life update

4 min readJun 19, 2020

Remember the confession about my height I posted a couple days ago? Well, LMFAO, because I don’t have to lie about my height anymore. I have grown, and am now slightly taller than 5"7, which means I am roughly the same height as Cara Delevingne, and taller even than I lied about being.

This reminded me of that one Mindy Kaling joke:

In the Season 2 episode “The Desert,” Mindy is caught trespassing and hands her ID to an officer, saying, “OK, I know that my ID says that I’m 5'10” with blond hair, 110 pounds with crystal blue eyes. My philosophy is that an ID should be aspirational.”

I found it really funny, and it’s problematic for some people, but I get why she said that. It’s a joke, and people are getting very butthurt over it. (But I digress; that’s a different story for a different day.)

But that’s totally what I did: I pretended to be what I aspired to be, and I finally am.

Have you read The Secret? That really hyped book that came out about half a decade ago — this is kind of what that book’s about. Believe that you’ve already got it, and it will come to you, eventually. Fake it till you make it, to explain it via cliché.

Now, do I really believe in that philosophy? There’s certain aspects of it which are too hippy-dippy-trippy for me to really reconcile my own philosophies with, and I actually don’t think positive vibes attract actual positive events into your life, but there are certain benefits to positive thinking.

I think we can believe in what we want to believe in, and by believing it, we bring them into existence for ourselves. For ex: God, ghosts, Santa. Believing in these things doesn't make us any better or worse than the rest: it’s about what believing in these concepts drives us to do. Does believing in your God bring you to devote yourself to community service? Then it is a good belief. Does doing so make you want to kill gay people? Then I recommend you stop, or at least find yourself a new version of this God to make yourself believe in. It’s up to us what version of God we believe in.

My mom believes in Ghosts and the devil to explain certain unfortunate events which she is convinced could be caused only by them: they exist, for her, as a way to avoid losing faith in God, even when things get really rough. Because then she can blame those things on the devil instead of God.

And everyone makes up convoluted ideas; this is not just related to religion, it’s about how everyone makes up their own ideas, because we have the power to decide how we wish to define and interpret our world in ways that best fit our needs: all it takes is a little bit of creativity. That girl is a total b*tch, that teacher does not like me at all, this subject is too difficult for me to comprehend. And these beliefs that we choose to adopt shape not only how we see the world, but also how we respond to it — in other words, our actions. We, as human beings, are irrational thinkers whose opinions will forever be plagued by bias and prejudice — that can’t stop for anyone. But, if we’re really careful, we can be intentional in how we see the world, so that we can respond to it in ways that are most consistent with our aspirational selves.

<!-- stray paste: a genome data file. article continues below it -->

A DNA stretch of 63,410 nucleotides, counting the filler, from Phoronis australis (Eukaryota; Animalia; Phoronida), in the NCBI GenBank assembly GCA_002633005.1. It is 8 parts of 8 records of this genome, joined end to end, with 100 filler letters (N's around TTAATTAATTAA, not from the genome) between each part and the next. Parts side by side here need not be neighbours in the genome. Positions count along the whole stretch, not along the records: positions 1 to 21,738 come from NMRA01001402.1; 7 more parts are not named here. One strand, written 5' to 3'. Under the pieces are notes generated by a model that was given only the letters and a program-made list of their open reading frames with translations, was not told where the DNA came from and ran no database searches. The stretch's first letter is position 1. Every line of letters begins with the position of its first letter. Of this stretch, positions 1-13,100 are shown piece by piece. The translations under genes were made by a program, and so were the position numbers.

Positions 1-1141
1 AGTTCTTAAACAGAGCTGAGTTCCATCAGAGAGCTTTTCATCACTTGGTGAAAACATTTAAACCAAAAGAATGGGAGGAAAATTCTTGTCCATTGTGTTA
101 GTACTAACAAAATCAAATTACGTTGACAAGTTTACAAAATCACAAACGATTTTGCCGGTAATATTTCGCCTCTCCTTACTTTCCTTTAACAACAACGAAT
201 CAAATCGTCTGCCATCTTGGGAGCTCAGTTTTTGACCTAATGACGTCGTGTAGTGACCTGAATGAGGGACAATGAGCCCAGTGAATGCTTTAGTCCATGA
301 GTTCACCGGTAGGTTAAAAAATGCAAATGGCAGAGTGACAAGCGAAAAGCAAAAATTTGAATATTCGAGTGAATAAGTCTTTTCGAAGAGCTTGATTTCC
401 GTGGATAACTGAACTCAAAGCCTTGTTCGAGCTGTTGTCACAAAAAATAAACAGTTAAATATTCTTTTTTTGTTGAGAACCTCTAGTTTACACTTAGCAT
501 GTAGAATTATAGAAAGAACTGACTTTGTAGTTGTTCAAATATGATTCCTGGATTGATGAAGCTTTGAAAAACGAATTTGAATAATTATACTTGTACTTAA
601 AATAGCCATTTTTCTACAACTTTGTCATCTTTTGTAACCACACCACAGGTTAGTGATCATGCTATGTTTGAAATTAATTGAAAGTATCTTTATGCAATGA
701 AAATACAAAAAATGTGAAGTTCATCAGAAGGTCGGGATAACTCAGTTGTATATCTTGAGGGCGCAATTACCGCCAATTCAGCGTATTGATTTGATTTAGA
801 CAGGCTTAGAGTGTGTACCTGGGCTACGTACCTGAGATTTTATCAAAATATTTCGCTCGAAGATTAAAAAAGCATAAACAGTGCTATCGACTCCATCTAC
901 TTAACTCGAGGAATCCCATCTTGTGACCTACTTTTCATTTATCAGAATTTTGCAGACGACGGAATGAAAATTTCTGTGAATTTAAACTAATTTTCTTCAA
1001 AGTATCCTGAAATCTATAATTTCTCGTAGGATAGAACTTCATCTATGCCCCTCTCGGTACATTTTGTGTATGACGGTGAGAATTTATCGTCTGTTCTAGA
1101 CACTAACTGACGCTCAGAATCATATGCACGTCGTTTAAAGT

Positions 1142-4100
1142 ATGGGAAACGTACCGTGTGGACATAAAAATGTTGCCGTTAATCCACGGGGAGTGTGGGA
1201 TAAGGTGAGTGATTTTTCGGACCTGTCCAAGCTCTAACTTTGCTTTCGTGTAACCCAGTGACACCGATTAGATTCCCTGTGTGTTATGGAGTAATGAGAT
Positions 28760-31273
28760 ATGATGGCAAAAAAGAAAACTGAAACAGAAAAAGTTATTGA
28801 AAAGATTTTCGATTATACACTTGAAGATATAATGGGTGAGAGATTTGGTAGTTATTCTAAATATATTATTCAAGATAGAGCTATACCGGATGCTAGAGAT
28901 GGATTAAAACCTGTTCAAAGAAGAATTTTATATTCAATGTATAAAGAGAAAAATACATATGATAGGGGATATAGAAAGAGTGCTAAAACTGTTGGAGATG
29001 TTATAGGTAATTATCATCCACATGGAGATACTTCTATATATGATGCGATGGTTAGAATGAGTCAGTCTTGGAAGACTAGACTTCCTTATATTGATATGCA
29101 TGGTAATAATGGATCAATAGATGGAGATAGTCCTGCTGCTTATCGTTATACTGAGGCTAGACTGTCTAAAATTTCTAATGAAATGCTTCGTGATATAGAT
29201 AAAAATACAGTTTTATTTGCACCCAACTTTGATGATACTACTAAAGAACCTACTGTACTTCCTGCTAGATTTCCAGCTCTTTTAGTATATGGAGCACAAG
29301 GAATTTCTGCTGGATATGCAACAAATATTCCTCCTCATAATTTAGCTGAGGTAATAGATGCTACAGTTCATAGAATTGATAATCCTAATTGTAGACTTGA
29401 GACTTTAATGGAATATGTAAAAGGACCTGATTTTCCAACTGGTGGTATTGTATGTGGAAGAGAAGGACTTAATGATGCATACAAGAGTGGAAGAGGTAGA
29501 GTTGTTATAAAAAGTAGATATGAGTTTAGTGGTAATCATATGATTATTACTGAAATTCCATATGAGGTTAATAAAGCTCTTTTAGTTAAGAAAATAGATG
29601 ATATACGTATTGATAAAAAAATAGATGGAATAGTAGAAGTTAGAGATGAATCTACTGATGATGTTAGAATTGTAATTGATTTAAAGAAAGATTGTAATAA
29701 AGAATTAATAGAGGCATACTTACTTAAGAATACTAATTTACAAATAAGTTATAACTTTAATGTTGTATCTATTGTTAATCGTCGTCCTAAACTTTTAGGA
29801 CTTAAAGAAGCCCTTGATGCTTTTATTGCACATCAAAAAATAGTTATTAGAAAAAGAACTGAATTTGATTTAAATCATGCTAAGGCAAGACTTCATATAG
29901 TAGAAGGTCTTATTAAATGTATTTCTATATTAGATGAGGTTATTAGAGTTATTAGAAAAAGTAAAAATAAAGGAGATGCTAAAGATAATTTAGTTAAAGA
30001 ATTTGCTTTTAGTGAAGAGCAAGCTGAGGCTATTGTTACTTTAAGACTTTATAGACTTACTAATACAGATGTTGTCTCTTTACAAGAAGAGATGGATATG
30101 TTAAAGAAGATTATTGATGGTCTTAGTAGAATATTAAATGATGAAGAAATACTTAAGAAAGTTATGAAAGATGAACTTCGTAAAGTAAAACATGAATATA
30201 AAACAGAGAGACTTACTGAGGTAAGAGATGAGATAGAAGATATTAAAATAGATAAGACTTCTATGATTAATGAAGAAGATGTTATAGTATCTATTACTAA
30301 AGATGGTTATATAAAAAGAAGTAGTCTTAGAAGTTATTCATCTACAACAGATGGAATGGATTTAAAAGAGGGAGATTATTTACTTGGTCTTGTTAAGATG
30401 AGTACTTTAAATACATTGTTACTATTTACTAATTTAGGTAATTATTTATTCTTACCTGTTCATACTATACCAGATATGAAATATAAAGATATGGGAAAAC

So what I’m saying is, no, saying that I am 5"7 probably did not lead to me magically growing a couple inches overnight, but that seeing myself as a tall person definitely did make me act in ways that a tall person would: I lied to myself and everyone about myself being tall, and it made me feel more powerful, and more myself, in a way. And now that I am finally 5"7, I won’t have to lie about it anymore; but even if I did, I’d say it’s not a bad habit: it’s a coping mechanism, maybe, that increases my sense of self. Maybe it’s stupid to be lying about it, no, it definitely is, and maybe I’d have eventually have just come to peace with my actual height anyway, eventually, but I’d say a lie is alright as long as it’s productive and induces positive thinking. Because, obviously, we lie to ourselves every day anyway. I mean, nobody would be able to escape depression if we really believed in climate change; we choose to ignore it and lie to ourselves that it won’t affect us too badly; or maybe talking about karma helps us find peace after we have been wronged: and there’s a bunch of other little lies like these that we are actually expected to tell ourselves. You get my vibe? So it’s not much of a stretch, then, to maybe fake it a little bit till you make it, or even fake it forever if you never make it, because speaking aspirationally can do us all good sometimes.